Trump defiant as political and legal worlds collide

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DERRY, N.H. — Other criminal defendants might play it safe when a gag order they’ve been subjected to gets temporarily lifted.

Donald Trump is not your average defendant.

At a series of appearances on Monday in New Hampshire, the former president seemed to take delight in flouting the court system that now endangers his livelihood and the judges urging him to watch his mouth. Clearer still was that he fully intends to wring political advantage out of the cases he is navigating.

It is, he told his followers, all “bullshit.”

Hours before he’s expected to appear back in court for his civil fraud trial in New York, Trump stood on a stage in a cavernous sports complex in southern New Hampshire and hurled insults at President Joe Biden and his Justice Department. He mocked New York Attorney General Leticia James and swiped at Fulton County District Attorney Fani Willis. And he wondered if his indictments would make his late father proud.

“I got indicted four times in the last 12 minutes. I heard we got two more, but I heard the DOJ called ‘no don’t do it’ because we’ve gone up in the polls every time I’ve gotten indicted,” Trump joked to cheers.

“‘Don’t indict him anymore. This is killing us,’” he went on, taking on the voice of a fictional caller from the DOJ. “We’re going to indict him right into the White House.”

Trump and his allies have long used the criminal cases against him to rally the MAGA base, an enduring feature of his unique brand of grievance politics. But never have those legal problems so clearly intersected with his political fate. Two Trump-aligned lawyers, Sidney Powell and Kenneth Chesebro, recently agreed to plea deals in the Georgia election interference criminal case, right as Trump is upping efforts to defend his legal cases in the court of public opinion.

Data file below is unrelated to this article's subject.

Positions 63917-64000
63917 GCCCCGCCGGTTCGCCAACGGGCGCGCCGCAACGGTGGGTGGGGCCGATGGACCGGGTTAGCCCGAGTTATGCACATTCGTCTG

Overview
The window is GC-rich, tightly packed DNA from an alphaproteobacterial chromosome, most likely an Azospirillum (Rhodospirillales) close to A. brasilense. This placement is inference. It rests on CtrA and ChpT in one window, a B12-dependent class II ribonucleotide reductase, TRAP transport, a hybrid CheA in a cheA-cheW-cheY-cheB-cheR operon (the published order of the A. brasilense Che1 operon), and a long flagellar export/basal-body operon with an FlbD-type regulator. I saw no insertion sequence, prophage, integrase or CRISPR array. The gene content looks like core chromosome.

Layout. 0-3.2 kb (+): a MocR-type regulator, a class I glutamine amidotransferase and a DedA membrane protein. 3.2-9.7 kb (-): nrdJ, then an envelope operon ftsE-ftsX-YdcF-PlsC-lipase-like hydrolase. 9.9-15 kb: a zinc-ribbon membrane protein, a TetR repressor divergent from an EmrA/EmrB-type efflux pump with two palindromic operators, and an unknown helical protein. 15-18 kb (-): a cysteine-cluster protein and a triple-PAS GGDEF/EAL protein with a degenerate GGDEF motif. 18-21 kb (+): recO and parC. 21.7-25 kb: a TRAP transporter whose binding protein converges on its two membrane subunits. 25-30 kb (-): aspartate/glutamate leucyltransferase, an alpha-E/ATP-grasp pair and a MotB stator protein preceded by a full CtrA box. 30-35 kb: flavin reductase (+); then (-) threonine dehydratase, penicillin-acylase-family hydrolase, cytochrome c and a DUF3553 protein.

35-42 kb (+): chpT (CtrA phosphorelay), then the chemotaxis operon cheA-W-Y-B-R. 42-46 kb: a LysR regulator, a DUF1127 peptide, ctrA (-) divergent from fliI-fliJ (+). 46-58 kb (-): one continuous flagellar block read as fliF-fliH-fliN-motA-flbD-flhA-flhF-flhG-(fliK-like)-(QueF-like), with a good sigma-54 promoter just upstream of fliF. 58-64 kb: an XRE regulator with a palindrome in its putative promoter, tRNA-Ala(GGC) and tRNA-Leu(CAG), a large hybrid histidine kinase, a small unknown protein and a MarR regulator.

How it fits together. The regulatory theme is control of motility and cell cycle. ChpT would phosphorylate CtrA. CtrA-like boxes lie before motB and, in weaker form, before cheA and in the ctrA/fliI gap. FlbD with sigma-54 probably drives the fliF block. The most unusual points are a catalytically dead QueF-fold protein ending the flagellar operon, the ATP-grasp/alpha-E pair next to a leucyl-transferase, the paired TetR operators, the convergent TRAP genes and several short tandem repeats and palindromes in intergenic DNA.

In a reflection of just how intertwined his legal and political paths have become, Trump’s campaign moved swiftly to fundraise off news of the gag order with email pleas to supporters reading, “I won’t let a gag order silence YOU.” And there has been consideration in Trump world about what an appeal of the gag order could mean electorally. The appeal could further delay the proceedings, which is what the former president has wanted, according to two people familiar with discussions and granted anonymity to speak freely.

Hanging over all the deliberations is a recognition that Trump likely won’t stop talking about it, though perhaps in more moderated tones.

“This is the first time in history that somebody’s been indicted and his poll numbers have gone up,” Trump said. “When you get indicted, screw them, because the people understand it’s bullshit.”

“Bullshit, bullshit,” the crowd chanted back.

Earlier in the afternoon, while filing for New Hampshire’s presidential primary ballot at the secretary of state’s office in Concord, Trump said he is not concerned “at all” about losing attorney-client privilege with Powell after he claimed she was never his attorney despite having once said just that. Trump went on to insist he did “nothing wrong,” that his mounting legal challenges were “dirty politics” and that he might go after his own political opponents.

“It’s a two-way street,” Trump said. “Now it can happen the other way also, and that’s a sad moment for our country.”